About the Authors

Carrie Lobman and Matthew Lundquist are the Authors of Unscripted Learning: Using Improv Activities Across the K-8 Curriculum.

Carrie Lobman, EdD is Assistant Professor of Education at The Graduate School of Education, Rutgers University. She is the director of the Developing Teachers Fellowship Program at the East Side Institute. Send an email to Carrie

Monday, May 7, 2007

Team Building in a Brownsville, Brooklyn Classroom

One of the classes I work with is a self-contained Special Education class that has second and third grade students. The teacher, paraprofessionals, students and I have used Improv and Performance activities to create a community of acceptance, collaboration, and productivity throughout this school year. This has been a challenging process since all of the students in this classroom were placed in Special Education classes since they were five years old. They have experienced failure, low expectations and a continued acceptance of their negative and anti-social behaviors.

When I started working with this class, I introduced myself as their teacher’s coach and asked them if they would be willing to work as a team to help their teacher learn some new and different ways of working with them. The class enthusiastically agreed to assist me. We engaged in Improv activities and theatrical performances that allowed them to create a space where they can experience new ways of being a team.

During our April session, a parent came to the classroom to observe her son who had been newly admitted. When she arrived, her son was being coached by the other students in our warm-up game of Whoosh. The other students helped him learn the game and encouraged him to “keep playing” whenever he made a mistake. They told him that “his job as a team member is to keep going so that their teacher can learn how to work with them better”. We started to act out some Improv scenes when the parent entered the room. The setting of one of the scenes was in the school playground where one student helps another student find their way home. The teacher, paraprofessionals, and I all took parts in the scenes with the students while the parent observed. The parent then asked if she could join in one of the scenes with one of the students. I cautiously said yes, because I was concerned that she would try to take over the scene. What occurred next was impressive and encouraging. The student took the parent’s hand and instructed her where to stand off stage and how to wait until they were announced to come on stage. The parent followed the student’s lead throughout the scene and they created a beautiful “Yes, And” story together which included the parent giving a convincing performance of crying because she was lost and the student telling her that she would be her friend and help her get home. We all clapped enthusiastically at the end of the scene.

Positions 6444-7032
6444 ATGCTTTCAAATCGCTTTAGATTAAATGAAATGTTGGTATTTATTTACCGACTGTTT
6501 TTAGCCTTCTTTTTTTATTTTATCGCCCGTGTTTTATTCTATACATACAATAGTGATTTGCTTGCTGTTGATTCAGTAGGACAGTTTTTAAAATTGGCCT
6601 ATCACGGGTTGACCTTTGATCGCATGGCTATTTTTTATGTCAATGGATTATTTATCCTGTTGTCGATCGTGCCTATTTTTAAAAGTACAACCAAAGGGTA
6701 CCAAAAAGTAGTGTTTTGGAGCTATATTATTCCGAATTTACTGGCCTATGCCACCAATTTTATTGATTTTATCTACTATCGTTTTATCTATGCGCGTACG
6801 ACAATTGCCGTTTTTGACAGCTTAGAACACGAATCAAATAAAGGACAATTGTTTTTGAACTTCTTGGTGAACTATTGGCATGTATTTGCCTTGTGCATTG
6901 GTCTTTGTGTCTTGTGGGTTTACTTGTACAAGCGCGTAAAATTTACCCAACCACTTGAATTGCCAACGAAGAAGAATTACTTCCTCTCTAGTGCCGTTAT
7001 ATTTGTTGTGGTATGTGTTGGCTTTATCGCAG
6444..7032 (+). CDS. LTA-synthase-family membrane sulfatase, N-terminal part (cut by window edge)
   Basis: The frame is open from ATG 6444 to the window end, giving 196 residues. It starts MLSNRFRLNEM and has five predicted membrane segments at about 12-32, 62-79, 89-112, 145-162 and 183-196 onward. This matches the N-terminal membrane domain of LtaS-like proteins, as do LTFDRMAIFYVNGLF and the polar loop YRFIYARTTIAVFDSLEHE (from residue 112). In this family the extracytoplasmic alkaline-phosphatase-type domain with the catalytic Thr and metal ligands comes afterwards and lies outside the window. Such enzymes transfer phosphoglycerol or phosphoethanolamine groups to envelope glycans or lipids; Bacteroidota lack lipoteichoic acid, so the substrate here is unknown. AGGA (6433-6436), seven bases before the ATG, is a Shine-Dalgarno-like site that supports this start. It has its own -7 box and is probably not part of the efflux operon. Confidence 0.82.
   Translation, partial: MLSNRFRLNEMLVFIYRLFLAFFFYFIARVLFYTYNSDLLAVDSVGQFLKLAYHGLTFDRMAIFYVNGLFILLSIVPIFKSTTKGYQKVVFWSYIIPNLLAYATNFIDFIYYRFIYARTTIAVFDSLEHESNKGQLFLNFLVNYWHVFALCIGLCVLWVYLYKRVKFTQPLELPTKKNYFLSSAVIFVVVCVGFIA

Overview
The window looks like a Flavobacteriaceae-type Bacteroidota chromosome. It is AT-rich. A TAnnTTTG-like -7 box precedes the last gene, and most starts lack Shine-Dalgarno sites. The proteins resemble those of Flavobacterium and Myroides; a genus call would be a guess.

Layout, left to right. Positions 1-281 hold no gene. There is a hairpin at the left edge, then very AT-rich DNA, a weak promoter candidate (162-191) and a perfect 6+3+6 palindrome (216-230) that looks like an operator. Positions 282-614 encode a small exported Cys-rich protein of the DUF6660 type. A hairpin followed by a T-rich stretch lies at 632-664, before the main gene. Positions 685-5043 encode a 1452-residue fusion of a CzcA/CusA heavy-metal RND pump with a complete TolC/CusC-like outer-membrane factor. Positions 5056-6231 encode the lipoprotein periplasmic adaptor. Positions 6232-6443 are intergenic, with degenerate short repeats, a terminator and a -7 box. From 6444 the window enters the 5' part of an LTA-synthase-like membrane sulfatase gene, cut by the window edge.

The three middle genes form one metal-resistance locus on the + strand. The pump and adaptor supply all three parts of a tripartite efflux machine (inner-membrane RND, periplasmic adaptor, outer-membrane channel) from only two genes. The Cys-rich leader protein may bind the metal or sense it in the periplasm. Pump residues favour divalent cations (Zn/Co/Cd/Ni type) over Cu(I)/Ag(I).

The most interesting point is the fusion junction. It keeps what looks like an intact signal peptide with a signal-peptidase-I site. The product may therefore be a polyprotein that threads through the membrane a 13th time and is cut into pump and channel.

The parent stayed for the entire class and joined the other activities that we played during that period. She then stated that she had never seen her son so engaged in class work and thanked me for letting her join us. According to this parent our work should be a mandated part of all school curriculums.

I believe that the students and teachers in this school would agree with her. I know that I do!

1 comment:

Anonymous said...

This sounds like great work. How can I get more information?